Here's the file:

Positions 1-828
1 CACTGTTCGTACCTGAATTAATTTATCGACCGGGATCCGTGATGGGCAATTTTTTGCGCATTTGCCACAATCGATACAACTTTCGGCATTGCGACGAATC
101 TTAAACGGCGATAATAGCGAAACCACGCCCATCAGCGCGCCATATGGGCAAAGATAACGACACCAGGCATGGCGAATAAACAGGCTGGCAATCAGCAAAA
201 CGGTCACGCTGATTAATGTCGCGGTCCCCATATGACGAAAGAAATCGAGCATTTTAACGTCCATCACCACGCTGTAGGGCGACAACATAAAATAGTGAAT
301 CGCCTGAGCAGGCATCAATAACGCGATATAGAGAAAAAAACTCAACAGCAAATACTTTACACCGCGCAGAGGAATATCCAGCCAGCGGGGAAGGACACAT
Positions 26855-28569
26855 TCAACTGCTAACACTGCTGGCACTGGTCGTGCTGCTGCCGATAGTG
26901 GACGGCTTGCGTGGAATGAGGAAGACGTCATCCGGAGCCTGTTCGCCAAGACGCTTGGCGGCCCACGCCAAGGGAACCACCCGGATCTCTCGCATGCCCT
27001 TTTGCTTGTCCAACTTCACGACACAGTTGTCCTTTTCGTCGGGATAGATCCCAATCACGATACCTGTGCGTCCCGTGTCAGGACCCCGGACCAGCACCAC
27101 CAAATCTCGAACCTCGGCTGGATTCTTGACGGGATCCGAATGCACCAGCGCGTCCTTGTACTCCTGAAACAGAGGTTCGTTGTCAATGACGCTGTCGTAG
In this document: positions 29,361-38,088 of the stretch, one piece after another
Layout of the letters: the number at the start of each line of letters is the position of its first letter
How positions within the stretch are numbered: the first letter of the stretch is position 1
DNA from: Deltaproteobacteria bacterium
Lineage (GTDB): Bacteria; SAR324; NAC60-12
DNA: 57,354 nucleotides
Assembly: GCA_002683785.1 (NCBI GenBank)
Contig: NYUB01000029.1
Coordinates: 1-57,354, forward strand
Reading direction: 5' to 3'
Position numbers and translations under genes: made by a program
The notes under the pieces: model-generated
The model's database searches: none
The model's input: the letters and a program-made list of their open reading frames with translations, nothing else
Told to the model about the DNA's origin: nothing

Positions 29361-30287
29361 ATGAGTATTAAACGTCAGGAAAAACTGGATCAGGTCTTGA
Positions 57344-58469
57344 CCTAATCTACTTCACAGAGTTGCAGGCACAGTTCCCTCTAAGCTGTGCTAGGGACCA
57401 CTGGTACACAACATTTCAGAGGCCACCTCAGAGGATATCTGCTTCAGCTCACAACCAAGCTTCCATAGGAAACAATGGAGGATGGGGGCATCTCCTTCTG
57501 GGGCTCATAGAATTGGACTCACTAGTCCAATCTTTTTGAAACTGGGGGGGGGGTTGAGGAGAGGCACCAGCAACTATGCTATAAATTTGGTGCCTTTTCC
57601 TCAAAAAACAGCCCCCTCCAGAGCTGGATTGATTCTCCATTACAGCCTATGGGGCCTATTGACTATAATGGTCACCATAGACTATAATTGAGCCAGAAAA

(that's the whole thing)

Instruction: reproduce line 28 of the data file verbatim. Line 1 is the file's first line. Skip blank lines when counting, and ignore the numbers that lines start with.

Positions 57344-58469